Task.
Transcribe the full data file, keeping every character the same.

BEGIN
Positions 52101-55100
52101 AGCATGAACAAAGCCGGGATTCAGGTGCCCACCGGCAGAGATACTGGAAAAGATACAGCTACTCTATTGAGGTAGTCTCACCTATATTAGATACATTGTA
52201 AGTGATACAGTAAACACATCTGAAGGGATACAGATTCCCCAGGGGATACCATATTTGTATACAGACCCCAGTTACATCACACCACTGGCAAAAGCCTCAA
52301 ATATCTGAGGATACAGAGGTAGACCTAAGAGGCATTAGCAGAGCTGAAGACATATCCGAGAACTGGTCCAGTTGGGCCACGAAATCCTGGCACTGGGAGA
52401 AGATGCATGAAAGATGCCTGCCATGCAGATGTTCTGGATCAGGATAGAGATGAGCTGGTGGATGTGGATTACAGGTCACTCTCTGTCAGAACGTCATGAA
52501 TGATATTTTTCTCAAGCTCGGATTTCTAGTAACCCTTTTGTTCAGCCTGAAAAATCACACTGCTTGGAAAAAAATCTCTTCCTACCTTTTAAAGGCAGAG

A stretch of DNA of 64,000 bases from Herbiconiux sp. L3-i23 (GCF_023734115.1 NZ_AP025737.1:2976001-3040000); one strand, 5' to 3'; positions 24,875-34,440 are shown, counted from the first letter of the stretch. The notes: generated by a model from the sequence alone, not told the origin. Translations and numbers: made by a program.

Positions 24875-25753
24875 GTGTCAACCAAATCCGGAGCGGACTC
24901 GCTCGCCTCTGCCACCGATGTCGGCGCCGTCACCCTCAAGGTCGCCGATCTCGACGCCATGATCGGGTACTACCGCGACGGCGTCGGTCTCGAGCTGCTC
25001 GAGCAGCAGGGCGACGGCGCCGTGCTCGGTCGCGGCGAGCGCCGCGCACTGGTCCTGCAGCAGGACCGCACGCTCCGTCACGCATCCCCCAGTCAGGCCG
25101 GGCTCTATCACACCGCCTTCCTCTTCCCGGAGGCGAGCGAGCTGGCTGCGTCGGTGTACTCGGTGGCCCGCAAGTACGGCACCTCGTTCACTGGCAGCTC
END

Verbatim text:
Positions 52101-55100
52101 AGCATGAACAAAGCCGGGATTCAGGTGCCCACCGGCAGAGATACTGGAAAAGATACAGCTACTCTATTGAGGTAGTCTCACCTATATTAGATACATTGTA
52201 AGTGATACAGTAAACACATCTGAAGGGATACAGATTCCCCAGGGGATACCATATTTGTATACAGACCCCAGTTACATCACACCACTGGCAAAAGCCTCAA
52301 ATATCTGAGGATACAGAGGTAGACCTAAGAGGCATTAGCAGAGCTGAAGACATATCCGAGAACTGGTCCAGTTGGGCCACGAAATCCTGGCACTGGGAGA
52401 AGATGCATGAAAGATGCCTGCCATGCAGATGTTCTGGATCAGGATAGAGATGAGCTGGTGGATGTGGATTACAGGTCACTCTCTGTCAGAACGTCATGAA
52501 TGATATTTTTCTCAAGCTCGGATTTCTAGTAACCCTTTTGTTCAGCCTGAAAAATCACACTGCTTGGAAAAAAATCTCTTCCTACCTTTTAAAGGCAGAG

A stretch of DNA of 64,000 bases from Herbiconiux sp. L3-i23 (GCF_023734115.1 NZ_AP025737.1:2976001-3040000); one strand, 5' to 3'; positions 24,875-34,440 are shown, counted from the first letter of the stretch. The notes: generated by a model from the sequence alone, not told the origin. Translations and numbers: made by a program.

Positions 24875-25753
24875 GTGTCAACCAAATCCGGAGCGGACTC
24901 GCTCGCCTCTGCCACCGATGTCGGCGCCGTCACCCTCAAGGTCGCCGATCTCGACGCCATGATCGGGTACTACCGCGACGGCGTCGGTCTCGAGCTGCTC
25001 GAGCAGCAGGGCGACGGCGCCGTGCTCGGTCGCGGCGAGCGCCGCGCACTGGTCCTGCAGCAGGACCGCACGCTCCGTCACGCATCCCCCAGTCAGGCCG
25101 GGCTCTATCACACCGCCTTCCTCTTCCCGGAGGCGAGCGAGCTGGCTGCGTCGGTGTACTCGGTGGCCCGCAAGTACGGCACCTCGTTCACTGGCAGCTC